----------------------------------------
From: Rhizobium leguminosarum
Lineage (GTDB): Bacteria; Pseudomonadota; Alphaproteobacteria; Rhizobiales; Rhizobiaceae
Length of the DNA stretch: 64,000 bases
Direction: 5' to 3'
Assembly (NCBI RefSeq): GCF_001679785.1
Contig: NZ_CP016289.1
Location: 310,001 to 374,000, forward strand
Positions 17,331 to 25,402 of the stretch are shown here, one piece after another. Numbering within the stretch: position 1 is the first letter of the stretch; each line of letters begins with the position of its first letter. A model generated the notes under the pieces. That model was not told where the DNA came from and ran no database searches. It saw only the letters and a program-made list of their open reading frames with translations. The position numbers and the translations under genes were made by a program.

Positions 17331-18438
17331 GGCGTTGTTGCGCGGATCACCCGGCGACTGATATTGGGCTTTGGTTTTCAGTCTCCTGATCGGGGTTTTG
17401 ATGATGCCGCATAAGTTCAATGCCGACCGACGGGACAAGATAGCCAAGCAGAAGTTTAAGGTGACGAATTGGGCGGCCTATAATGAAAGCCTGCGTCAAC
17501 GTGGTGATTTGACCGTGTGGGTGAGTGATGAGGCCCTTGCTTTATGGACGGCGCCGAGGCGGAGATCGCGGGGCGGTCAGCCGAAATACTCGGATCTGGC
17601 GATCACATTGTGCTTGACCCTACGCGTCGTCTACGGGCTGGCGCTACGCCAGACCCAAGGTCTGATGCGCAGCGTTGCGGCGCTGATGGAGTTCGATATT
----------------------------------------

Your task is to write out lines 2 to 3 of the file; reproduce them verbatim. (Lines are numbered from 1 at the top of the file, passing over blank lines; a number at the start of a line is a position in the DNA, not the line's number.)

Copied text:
Lineage (GTDB): Bacteria; Pseudomonadota; Alphaproteobacteria; Rhizobiales; Rhizobiaceae
Length of the DNA stretch: 64,000 bases